Papua New Guinea
Joined Scaling Up Nutrition (SUN) Movement:April 2016
National multi-stakeholder platform for nutrition:Nutrition Sector
Country nutrition status
- In process
- M&E framework
National multi-stakeholder platform (MSP)
Advocacy and communications framework/plan
Subnational nutrition coordination mechanism
SUN networks in-country presence
Finance for nutrition
Country priorities 2022
- Providing resources for and strengthening the Nutrition Project Management Unit.
- Strengthening the Multisector Nutrition Platforms.
- Developing the Monitoring and Evaluation Framework and Advocacy Plan.
Progress towards SUN 3.0 Strategic Objectives (SO)
Since the inception of the multisectoral National Nutrition Policy 2016–2026, some leverage was achieved in securing government support for nutrition interventions. Through the establishment of the National Nutrition Project Management Unit, nutrition programmes have been institutionalized to some extent, but effective governance systems are still needed to monitor and coordinate the available structures and frameworks in place to facilitate the delivery of nutrition-specific and -sensitive interventions for vulnerable populations. Central coordination and collaboration need to be strengthened at both implementation and policy levels for comprehensive monitoring and evaluation going forward.
The establishment of the Nutrition Sector, which brings together stakeholders from different sectors (government entities, development partners, civil society organizations, academia, faith-based organizations and business, among others) is an ideal platform to collectively realign priorities of varying sectors into one consolidated priority that strategizes its implementation into national and subnational priorities. The National Strategic Action Plan 2016–2022 will end this year (2022), affording Papua New Guinea the opportunity to collectively develop a new strategic action plan that includes all these changes and others to better coordinate different Nutrition Sector interventions.
Technical and professional capacity for nutrition at the national and subnational levels has been one of the leading setbacks in improving the deteriorating nutrition indicator. Since 2014, the Department of Health has developed and completed the undergraduate and postgraduate nutrition training curriculum to improve capacity. However, unfortunately, Papua New Guinea has no in-country nutrition training institute. The need to institutionalize nutrition training at the pre-service training level is therefore crucial for the country, which currently has around just three or four nutritionists, all of whom were trained abroad.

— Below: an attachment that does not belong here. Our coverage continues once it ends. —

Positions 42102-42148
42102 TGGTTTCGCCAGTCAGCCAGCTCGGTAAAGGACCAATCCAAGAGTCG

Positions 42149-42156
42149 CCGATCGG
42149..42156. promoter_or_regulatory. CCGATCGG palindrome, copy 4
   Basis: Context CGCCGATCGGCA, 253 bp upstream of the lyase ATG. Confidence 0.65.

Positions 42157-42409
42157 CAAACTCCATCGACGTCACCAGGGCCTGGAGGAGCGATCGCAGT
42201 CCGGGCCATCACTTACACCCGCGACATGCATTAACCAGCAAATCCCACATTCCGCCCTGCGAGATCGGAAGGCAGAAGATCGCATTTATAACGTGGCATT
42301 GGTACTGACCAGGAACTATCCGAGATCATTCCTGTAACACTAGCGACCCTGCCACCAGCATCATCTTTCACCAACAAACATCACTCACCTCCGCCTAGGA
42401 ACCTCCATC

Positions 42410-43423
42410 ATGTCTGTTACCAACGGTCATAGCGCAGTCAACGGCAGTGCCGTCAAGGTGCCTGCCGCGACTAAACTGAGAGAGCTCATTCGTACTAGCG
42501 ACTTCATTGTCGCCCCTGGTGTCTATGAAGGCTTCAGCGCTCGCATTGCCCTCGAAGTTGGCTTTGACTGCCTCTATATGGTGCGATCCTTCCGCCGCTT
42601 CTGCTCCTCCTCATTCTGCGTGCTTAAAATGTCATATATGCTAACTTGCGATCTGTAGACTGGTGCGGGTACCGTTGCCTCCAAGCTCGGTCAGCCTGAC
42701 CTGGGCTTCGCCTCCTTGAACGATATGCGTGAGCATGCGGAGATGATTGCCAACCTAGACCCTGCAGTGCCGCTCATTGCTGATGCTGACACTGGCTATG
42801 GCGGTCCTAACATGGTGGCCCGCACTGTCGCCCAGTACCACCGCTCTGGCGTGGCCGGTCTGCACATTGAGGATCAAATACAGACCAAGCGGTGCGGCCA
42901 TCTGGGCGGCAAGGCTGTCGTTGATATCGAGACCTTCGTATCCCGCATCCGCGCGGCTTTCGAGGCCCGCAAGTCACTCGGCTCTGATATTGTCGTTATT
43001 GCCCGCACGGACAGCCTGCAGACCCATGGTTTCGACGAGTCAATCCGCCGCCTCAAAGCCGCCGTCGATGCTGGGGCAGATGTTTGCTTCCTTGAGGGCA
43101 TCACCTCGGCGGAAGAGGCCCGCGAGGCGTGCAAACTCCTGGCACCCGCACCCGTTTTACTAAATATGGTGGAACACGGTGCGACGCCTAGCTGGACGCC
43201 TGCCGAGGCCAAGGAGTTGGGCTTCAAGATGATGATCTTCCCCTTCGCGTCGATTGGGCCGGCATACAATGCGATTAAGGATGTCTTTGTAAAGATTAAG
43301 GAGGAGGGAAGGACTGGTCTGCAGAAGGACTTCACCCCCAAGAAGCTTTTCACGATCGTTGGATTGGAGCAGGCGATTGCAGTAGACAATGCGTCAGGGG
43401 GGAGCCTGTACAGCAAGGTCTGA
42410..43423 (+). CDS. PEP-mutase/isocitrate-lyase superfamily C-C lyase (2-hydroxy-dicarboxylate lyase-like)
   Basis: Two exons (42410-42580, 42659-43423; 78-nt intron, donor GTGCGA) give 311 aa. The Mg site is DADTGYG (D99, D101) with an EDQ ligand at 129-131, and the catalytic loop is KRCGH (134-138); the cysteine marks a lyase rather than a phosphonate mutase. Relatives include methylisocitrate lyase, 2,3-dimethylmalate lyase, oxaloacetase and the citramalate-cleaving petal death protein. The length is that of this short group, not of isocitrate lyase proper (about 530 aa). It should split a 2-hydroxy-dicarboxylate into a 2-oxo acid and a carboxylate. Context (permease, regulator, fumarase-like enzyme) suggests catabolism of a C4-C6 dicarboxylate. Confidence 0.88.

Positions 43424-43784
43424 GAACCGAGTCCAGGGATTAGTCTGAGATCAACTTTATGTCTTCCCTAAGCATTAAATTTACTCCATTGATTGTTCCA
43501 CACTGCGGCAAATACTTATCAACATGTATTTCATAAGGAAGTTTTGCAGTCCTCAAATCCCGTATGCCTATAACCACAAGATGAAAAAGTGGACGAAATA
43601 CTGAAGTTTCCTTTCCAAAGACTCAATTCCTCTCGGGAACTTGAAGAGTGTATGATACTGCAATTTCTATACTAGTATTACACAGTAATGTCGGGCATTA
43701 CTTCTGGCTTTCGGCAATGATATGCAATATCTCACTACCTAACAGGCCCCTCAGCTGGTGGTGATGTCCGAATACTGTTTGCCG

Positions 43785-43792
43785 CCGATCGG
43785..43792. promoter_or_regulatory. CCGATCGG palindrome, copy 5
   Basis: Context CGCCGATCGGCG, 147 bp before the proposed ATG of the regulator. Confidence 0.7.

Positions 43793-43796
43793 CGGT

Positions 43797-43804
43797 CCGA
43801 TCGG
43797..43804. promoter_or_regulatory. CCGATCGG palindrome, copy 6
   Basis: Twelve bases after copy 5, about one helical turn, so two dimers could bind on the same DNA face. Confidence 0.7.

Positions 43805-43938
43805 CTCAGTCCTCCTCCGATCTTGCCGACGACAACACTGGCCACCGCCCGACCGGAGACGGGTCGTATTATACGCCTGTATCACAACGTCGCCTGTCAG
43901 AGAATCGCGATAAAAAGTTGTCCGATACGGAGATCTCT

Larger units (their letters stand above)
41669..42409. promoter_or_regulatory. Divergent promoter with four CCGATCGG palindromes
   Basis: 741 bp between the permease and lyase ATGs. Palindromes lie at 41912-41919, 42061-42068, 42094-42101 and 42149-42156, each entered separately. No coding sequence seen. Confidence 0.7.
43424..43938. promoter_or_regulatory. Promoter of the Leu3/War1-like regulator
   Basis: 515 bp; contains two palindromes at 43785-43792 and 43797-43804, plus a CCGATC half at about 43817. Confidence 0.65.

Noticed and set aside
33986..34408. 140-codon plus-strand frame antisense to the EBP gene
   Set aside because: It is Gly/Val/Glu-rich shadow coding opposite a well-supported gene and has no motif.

Although the Government of Papua New Guinea has institutionalized nutrition governance systems, higher-level leadership is still needed to ensure that all in-country stakeholders work together to support the Government in its efforts. The nutrition MSP has proxies that work in collaboration with and have linkages to various high-level decision makers, who need to be gradually brought on board during this year, alongside high-level influencers, to ensure that the SUN agenda and activities gain traction.
2021 shared country good practice
Holistic Nutrition Sector
Papua New Guinea’s Nutrition Sector
The Nutrition Sector replaced the Nutrition Cluster in 2021. It provides a platform for coordinated reporting, information-sharing, technical capacity and other resource needs. The Department of Health is the chair until a permanent arrangement is in place at the Nutrition Project Management Unit.